Stream temperature: Continuous recording water temperature meters have been installed and downloaded every year of the grant period. Most of the sediment and erosion control devices have not been converted to SWM structures in the post-2K SWM watershed yet so thermal impacts can not be assessed at this time.

Water quality: Grab samples for water quality (N, P, DOC, pH, DO) were collected during baseflow in all five study watersheds during July 2006 and November 2006. Plans are in place to collect additional samples in June 2007 to assess nitrogen saturation and possible nutrient limitation.

Macroinvertebrate community composition: Macroinvertebrate samples were collected at multiple locations within each study watershed this year. Results show continued changes in community composition in the streams draining post-2k SWM watersheds resulting from construction activity.

Stream ecosystem function: Nutrient uptake experiments to evaluate the ability of streams in the test watersheds to remove nitrate from the water column were conducted in triplicate at each site during July 2006 and November 2006. Previous methods to detect uptake were modified to increase our chances of observing a reduction in nitrate over the study reach. Additional injection experiments (ammonium, phosphate and DOC) are planned for Summer 2007 to determine if either nitrification or nutrient limitation is preventing us from observing nitrate removal. Whole stream metabolism metrics (i.e. CR and GPP) were calculated for each watershed for July 2006 and November 2006. Metabolism metrics cannot be evaluated with respect to SWM treatment until after post-2k SWM is in place.

Objective 3:
Relationships between metrics and SWM have not been determined due to the slow conversion of sediment and erosion control devices to SWM structures. Because the conversion of sediment and erosion control devices to SWM structures has been slower than expected, much of our current data reflects the impacts of the construction phase on receiving streams (including dramatic responses by macroinvertebrate communities and channel morphology). Additionally, some of our results (i.e. nutrient uptake and whole stream metabolism) indicate that ‘treatment’ effects (i.e. SWM) are masked by larger local phenomenon such as local geology and potentially landuse history.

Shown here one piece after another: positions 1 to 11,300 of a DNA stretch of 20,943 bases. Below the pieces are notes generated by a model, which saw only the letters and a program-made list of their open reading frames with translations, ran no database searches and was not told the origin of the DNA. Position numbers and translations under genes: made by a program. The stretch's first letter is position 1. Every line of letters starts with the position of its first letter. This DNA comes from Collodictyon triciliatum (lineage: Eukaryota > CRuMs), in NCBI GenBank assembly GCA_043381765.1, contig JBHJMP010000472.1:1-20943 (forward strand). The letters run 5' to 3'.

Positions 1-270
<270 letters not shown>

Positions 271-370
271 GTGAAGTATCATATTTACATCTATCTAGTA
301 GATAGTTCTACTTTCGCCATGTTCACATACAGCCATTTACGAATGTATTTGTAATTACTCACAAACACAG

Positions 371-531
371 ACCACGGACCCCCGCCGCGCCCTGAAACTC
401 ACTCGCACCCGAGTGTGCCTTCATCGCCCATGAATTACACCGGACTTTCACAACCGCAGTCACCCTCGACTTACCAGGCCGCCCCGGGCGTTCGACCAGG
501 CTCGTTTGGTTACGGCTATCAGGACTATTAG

Once SWM is in place and analysis is complete, our work will have implications for the development and maintenance of SWM well beyond our region, since Maryland’s SWM program is used as a model for many states, and will provide feedback regarding the impacts of active development on stream ecosystems.

Future Activities:

Monitoring and evaluation of response metrics will continue during the construction phase and through the post-construction phase as planned. Despite the fact that it does not directly address our original objectives, data collected during the active construction phase (especially with respect to macroinvertebrate community composition) is quite interesting and publishable. Again, while our approach to measuring nutrient uptake will be modified this summer as a result of the metrics responding to larger-regional patterns rather than watershed scale patterns, information about possible N saturation and nutrient limitation (especially in our forested watershed) is quite interesting and not well reported in the literature. While the watershed-scale treatments are not fully in place, we are hopeful that the sediment and erosion control devices are converted within the next year for at least one of our post-2k watersheds so that we may provide some feedback to managers and engineers regarding these SWM designs, recognizing that we are unlikely to adequately capture the true post-construction response in the post-2k SWM watersheds over the course of one year. And finally, the state of Maryland passed new SWM regulations this year, and so, while these approaches have yet to be implemented, our study is no longer assessing the most advanced SWM designs.

Journal Articles on this Report : 1 Displayed | Download in RIS Format

Other project views: All 15 publications 12 publications in selected types All 1 journal articles
Type Citation Project Document Sources
Journal Article Craig LS, Palmer MA, Richardson DC, Filoso S, Bernhardt ES, Bledsoe BP, Doyle MW, Groffman PM, Hassett BA, Kaushal SS, Mayer PM, Smith SM, Wilcock PR. Stream restoration strategies for reducing river nitrogen loads. Frontiers in Ecology and the Environment 2008;6(10):529-538. X3832206 (2006)
R831367 (2006)
R831367 (Final)
  • Abstract: Ecological Society of America-Frontiers in Ecology & the Environment abstract
  • Other: Journal of Lake Sciences pdf
  • Supplemental Keywords:

    water, watersheds, ecology, ecological effects, ecosystem, aquatic, sustainable development, innovative technology, decision-making, Chesapeake Bay,, RFA, Scientific Discipline, Water, Water & Watershed, Wastewater, Environmental Monitoring, Ecology and Ecosystems, Watersheds, coastal watershed, nutrient flux, hazardous waste, remediation, aquatic ecosystems, coastal ecosystems, water quality

    Progress and Final Reports:

    Original Abstract
  • 2005 Progress Report
  • 2007 Progress Report
  • Final